In casu, the Federal Tribunal qualified the contracts signed by the agent with the buyer and the seller as “courtage de negotiation” as he was entrusted with conducting all aspects related to the transaction. The agent was required to obtain the best possible conditions for his clients (e.g. the best buying and selling price respectively) and this circumstance directly generated an irremediable conflict of interest (i.e. the negotiation was either benefitting the financial interests of seller or the buyer) infringing the obligation of loyalty inherent to the brokerage contracts with the parties.

All in all, the Federal Tribunal rejected the appeal submitted by the real estate agent and confirmed the nullity of both contracts for violating Article 415 CO. The Federal Tribunal followed a strict interpretation of Article 415 CO according to which “no one can serve two masters” and thus, dual representation would only be possible (if so) in simple intermediations where no negotiation from the broker is required[12], in other words in “courtage d’indication”. In addition, in this case the agent also acted in bad faith for failing to disclose the existence of a more favorable offer to the detriment of the seller.

The main lesson that can be learnt from this decision is that Article 415 CO must be interpreted restrictively and that it has to be distinguished between those intermediation contracts that imply an active involvement of the agent (i.e. the agent is contractually required to negotiate the terms of a transaction for the player and/or the club) and those contracts of intermediation where the agent is called to simply indicate the possible opportunity for his client to conclude a deal with no other involvement in the transaction. In this last case, dual representation could be allowed for there would be no conflict of interests, and therefore, no infringement of the obligations under the brokerage contract. The specific contractual clauses are therefore crucial as they ultimately reveal the extent of the role assumed by the agent.

The second important decision by the SFT is more recent, no. 4A_529/2015 of 4 March 2016. The factual background of this dispute is extremely complex. In brief, the case revolved around the selling and buying of the shares of a company exploiting a luxurious Hotel located in Switzerland. The seller and the broker entered into a negotiation brokerage contract whereby the latter was entrusted to find a buyer of the company against the payment of remuneration. The principal had to agree with the final potential buyer. In the end, it was proved that the broker misled the principal about the true identity of the final buyer (to whom the principal expressly refused to sell), with whom the broker had also agreed remuneration. On the basis of these facts, the principal refused to pay the broker.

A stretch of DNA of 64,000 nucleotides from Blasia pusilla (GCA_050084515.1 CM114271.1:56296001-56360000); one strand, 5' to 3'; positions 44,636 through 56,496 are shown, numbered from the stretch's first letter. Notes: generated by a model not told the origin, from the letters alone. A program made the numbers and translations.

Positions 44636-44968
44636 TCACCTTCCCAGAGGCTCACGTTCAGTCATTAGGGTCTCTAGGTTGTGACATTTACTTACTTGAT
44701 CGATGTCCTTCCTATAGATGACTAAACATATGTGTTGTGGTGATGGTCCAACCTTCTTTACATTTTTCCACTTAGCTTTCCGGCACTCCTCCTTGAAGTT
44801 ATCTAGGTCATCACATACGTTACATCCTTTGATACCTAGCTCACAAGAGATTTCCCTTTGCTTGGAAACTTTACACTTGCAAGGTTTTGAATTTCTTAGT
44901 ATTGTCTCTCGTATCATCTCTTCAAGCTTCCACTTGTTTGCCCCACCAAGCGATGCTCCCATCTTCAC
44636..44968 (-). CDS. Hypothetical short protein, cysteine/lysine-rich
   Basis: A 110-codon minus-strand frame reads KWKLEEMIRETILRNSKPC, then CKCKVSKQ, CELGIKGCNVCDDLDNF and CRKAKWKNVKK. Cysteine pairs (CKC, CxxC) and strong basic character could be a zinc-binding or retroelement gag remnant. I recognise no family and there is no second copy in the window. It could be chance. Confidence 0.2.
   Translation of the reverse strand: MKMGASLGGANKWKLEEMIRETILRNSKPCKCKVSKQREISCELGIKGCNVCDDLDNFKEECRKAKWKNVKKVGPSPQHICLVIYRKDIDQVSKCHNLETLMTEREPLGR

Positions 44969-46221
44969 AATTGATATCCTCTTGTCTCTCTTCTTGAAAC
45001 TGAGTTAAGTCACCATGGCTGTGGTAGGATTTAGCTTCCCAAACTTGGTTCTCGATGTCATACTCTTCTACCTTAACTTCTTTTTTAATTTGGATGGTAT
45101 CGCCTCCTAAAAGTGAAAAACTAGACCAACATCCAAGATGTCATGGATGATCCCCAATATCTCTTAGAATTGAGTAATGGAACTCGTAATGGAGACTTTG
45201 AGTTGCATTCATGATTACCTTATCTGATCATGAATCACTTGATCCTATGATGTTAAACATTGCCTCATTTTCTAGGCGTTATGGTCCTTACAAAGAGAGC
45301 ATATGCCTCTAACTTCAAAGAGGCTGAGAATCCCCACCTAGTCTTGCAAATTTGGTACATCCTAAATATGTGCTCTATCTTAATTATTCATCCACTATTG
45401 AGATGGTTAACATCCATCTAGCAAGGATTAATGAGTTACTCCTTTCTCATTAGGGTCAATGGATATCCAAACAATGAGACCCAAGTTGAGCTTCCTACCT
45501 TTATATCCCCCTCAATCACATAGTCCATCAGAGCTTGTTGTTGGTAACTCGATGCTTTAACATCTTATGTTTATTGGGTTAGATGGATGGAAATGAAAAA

The Federal Tribunal confirmed again that Article 415 CO is always interpreted strictly, and considered that by allowing the banned buyer to indirectly acquire the company, the broker acted in the interest of a third party against the obligation of loyalty. What is most significant about this decision is that the court delimitates very clearly the scope of the obligation of loyalty. It is described as a double-edged sword, implying on the one side: a positive obligation consisting of actively safeguarding and defending the interest of the principal; and on the other side: a negative obligation, consisting of abstaining from any conduct that could harm the interests of the client.  

In particular, the fact that the principal had not objected to a previous e-mail sent by the broker where he expressly indicated that the potential buyer was “C or any company indicated by it” was also irrelevant for the principal could not expect in ‘good faith’ that the buyer would make use of this substitution prerogative in favor of the real buyer. The arguments of the broker according to which it was not important for the principal to know who the buyer was and that he suffered no damage, were also dismissed.   

Finally, the argument of the broker according to which the remuneration to be received from the buyer was agreed after the transaction took place was also irrelevant in the eyes of the court.

With these cases in mind, when applying the holding of the SFT above to football agents' professional relationships, it follows that the scope of the obligation of loyalty will be significantly wider for football agents entrusted with negotiations than for agents simply tasked with identifying possible opportunities to close a deal.